Next up in Cassini's mini-tour of Saturn's icy satellites is Helene, which Cassini will pass at a distance of 27,766 kilometers (17,253 miles) at 10:17 UTC. Imaging for this encounter will occur in two parts. First, during a period starting four minutes after closest approach, ISS will image Helene using eight color filters plus two clear filter images bracketing the color imaging. Eighteen minutes later, ISS will image Helene with three sets of polarized images. Polarized filters first will be combined with the UV3 filter, then the GRN filter, and then the MT2 filter. The phase angle of Helene (a measure of how much of the surface is illuminated by the sun as seen by Cassini) will improve as the sequence progresses. The phase angle will decrease from 83 degrees (a little more than half of Helene appearing to be illuminated by the sun) at the start of the observation to 63 degrees so that more of the surface is illuminated at the end of the observation. During this observation, the anti-Saturn hemisphere will be illuminated, similar to the lighting conditions during the closer flyby of Helene that occurred in March 2010. However, Cassini will be slightly above the ring plane at the time, so Helene's north polar region, which may be dominated by an impact crater, will be visible. Helene's south polar region was the focus of the March 2010 encounter.
Finishing up the periapse period, UVIS and the Visual and Infrared Mapping Spectrometer (VIMS) will take another look at Mimas following the Helene observations, and ISS will be riding along. The focus of this observation is the region west of Herschel crater, including the crater Arthur. The UVIS team is using its observation to continue to acquire a more complete dataset of longitude and phase angle coverage of Mimas. Afterward, the Optical Remote Sensing instruments will turn to a nearly full Enceladus, but ISS will not be taking images. The next day, February 1, ISS will image the Lagrangian points L4 and L5 along Mimas's orbit in order to search for possible co-orbital satellites. These observations should allow moons as small as 50 meters (164 feet) to be detected, if they exist. Co-orbital moons are known to exist for two of Saturn's satellites, Tethys (Telesto and Calypso) and Dione (Helene and Polydeuces).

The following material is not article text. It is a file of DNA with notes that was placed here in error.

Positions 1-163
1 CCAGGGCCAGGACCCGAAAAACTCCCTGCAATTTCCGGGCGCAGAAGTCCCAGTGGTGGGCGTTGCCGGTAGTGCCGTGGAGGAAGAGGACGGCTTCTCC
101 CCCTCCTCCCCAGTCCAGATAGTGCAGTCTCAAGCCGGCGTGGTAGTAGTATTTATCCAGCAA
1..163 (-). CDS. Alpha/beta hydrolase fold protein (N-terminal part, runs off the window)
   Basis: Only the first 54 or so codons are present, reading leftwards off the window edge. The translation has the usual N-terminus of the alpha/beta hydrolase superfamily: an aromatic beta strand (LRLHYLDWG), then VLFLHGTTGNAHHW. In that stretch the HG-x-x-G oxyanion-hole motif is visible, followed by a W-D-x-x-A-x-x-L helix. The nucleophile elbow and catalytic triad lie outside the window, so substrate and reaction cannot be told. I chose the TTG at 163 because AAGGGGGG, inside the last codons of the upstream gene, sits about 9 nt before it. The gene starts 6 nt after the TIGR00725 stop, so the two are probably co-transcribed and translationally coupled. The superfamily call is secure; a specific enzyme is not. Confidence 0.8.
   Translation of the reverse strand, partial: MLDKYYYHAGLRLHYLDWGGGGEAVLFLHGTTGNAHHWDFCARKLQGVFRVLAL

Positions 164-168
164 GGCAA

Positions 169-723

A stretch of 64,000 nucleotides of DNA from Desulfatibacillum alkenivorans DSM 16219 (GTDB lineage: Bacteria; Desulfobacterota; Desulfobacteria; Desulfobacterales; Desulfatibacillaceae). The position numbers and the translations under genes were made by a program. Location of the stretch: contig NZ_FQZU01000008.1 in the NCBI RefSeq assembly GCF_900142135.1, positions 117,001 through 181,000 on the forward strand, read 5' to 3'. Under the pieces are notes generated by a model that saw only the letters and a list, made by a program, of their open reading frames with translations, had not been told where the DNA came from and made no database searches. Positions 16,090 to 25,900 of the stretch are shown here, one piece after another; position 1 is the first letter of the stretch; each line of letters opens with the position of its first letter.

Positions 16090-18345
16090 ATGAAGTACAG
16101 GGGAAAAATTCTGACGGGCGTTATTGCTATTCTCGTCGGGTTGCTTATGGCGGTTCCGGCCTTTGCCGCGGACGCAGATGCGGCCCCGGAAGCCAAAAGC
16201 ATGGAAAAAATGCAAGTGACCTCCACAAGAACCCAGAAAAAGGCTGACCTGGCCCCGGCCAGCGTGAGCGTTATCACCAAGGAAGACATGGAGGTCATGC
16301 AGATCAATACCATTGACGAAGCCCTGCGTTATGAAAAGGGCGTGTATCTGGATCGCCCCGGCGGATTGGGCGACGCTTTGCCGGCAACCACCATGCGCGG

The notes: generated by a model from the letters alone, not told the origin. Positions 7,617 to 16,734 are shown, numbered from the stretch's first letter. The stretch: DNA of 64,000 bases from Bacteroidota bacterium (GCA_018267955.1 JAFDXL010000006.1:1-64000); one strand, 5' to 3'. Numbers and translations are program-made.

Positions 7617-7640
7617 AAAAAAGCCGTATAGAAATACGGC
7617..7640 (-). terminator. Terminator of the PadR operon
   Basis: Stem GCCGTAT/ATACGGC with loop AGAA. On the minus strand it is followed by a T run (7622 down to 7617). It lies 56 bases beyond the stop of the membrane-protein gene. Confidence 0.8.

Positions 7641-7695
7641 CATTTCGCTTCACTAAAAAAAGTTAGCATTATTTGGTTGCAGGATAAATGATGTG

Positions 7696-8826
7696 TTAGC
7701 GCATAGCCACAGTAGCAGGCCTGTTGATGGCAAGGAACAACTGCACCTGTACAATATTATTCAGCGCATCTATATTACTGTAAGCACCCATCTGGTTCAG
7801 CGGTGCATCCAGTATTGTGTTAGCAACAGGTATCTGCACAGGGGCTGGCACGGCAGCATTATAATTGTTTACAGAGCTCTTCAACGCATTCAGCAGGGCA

Finishing up Rev144, on February 3 ISS will image Rhea as Dione passes behind it. Rhea will be 1.19 million kilometers (741,000 miles) away at the time, while Dione will be 1.94 million kilometers (1.21 million miles) away. On February 4, ISS will image a gibbous Titan at a distance of 2.39 million kilometers (1.49 million miles). This observation will allow researchers to monitor clouds and look for surface changes between southern Senkyo and "Okavango," a region that has been poorly imaged since the major arrow-shaped storm in late September and October 2010. Surface changes are possible in this region, though after four months they may have faded by this time. Afterward, ISS will take astrometric observations of Saturn's small, inner moons. This time, ISS will observe Atlas, Methone, Telesto, and Helene. Saturn will also be imaged using the WAC, and the tail of the northern storm will be visible. Finally, on February 5, ISS will image Ijiraq once again, this time as a support observation for the earlier light-curve images. Although a shorter observation, this one should improve the light-curve's signal-to-noise ratio.
On February 10, Cassini will reach apoapse on this orbit, bringing it to a close and starting Rev145. Rev145 will be the "Saturn and Titan Show" as all but one of the planned 15 ISS observations are dedicated to the two largest bodies in the Saturn system. This also includes a targeted flyby of Titan (T74).
Image products created in Celestia. Mimas and Enceladus basemap by Steve Albers. Helene shape model and basemap by "Fenerit". All dates in Coordinated Universal Time (UTC).